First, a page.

Conveniently, stage 610 includes defining the first range determination window and the second range determination window such that a first timing offset between a start of the first frame and a start of the first range determination window differs from a second timing offset between a start of the second frame and a start of the second range determination window. This scheme extends the overall area that can be properly covered by the satellite, as link establishment transmissions from devices that are located in different distances from the satellite can be discovered in the first or second range determination windows.

Conveniently, stage 610 includes defining the first range determination window and the second range determination window such that the second timing offset is larger than the first timing offset and is smaller than a sum of the first timing offset and a length of the first range determination window. This scheme can be applied when the first and second areas partially overlap, or when the satellite is located at the same distance from a first device within the first area and from a second device within the second area.

Conveniently, stage 610 includes defining the first range determination window and the second range determination window such that the second timing offset is larger than a sum of the first timing offset and a length of the first range determination window. This scheme can be applied when the first and second areas do not overlap, or when devices within the first area are located at different distances from the satellite in relation to the distances between devices of the second area and the satellite. This scenario can be applied, for example, when the second area surrounds the first area.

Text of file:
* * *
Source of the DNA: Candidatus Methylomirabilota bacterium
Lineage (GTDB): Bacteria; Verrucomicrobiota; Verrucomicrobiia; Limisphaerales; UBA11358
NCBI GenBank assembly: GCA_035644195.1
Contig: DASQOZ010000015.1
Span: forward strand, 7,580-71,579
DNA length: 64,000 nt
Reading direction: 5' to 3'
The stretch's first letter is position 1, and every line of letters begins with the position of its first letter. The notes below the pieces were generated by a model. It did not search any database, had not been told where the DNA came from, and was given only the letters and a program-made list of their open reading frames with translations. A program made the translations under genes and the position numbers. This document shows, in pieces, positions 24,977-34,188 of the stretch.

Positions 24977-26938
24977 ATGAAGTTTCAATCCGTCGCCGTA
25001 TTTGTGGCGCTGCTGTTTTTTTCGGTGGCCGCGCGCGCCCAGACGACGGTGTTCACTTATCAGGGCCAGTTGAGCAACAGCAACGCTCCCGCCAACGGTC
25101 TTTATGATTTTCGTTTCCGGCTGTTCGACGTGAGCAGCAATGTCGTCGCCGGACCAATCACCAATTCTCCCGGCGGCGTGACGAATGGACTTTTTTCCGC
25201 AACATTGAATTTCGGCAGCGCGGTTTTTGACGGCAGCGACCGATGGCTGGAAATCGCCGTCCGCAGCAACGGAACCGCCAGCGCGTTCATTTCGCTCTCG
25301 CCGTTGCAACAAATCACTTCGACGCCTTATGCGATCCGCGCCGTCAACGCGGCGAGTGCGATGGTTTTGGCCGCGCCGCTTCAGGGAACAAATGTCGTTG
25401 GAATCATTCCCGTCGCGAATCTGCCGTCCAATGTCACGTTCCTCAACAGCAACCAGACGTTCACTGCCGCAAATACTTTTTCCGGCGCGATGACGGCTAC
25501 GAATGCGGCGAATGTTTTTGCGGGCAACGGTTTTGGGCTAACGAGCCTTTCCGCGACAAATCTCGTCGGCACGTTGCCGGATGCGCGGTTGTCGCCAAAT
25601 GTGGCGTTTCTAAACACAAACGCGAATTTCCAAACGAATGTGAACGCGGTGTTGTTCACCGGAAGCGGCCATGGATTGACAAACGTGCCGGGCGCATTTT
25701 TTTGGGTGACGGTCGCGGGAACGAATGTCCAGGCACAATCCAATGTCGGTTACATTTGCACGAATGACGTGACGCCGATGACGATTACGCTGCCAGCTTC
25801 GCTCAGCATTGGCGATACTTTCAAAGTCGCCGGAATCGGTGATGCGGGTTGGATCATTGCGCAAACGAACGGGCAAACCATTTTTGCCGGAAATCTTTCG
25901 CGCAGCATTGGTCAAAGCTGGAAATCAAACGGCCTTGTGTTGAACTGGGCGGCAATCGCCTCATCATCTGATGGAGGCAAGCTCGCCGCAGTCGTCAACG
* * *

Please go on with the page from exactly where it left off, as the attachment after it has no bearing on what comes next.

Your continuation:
Stage 610 is followed by stage 620 of transmitting, towards devices within the first and second area, a request to transmit range information at a certain time. Conveniently, stage 620 includes transmitting, towards devices within the first area the request to transmit range information at the certain time, using a first set of frequencies, and transmitting, towards devices within the second area the request to transmit range information in at the certain time, using a second set of frequencies.

Stage 620 is followed by stage 630 of receiving at least one range information from at least one device and determining a delay associated with a transmission from that device.

Stage 630 is followed by stage 640 of determining whether to repeat stages 610-630. The determination can be responsive to a control parameter. Typically, stages 610-630 are constantly repeated.

WiMax base stations and devices exchange information over terrestrial links that is managed by the base station. The base station sends MAP messages that define receiver and transmitted configuration for uplink and downlink transmission. A typical MAP message can define this configuration (for example, modulation scheme, error correction code type, error correction code rate, and the like) for one or two frames. Each frame includes uplink and downlink transmission as well as guard periods and is 5 to 20 mili-second long. A base station usually sends a downlink frame towards a device that in turn can respond by uplink transmitting during the same frame or at the next frame.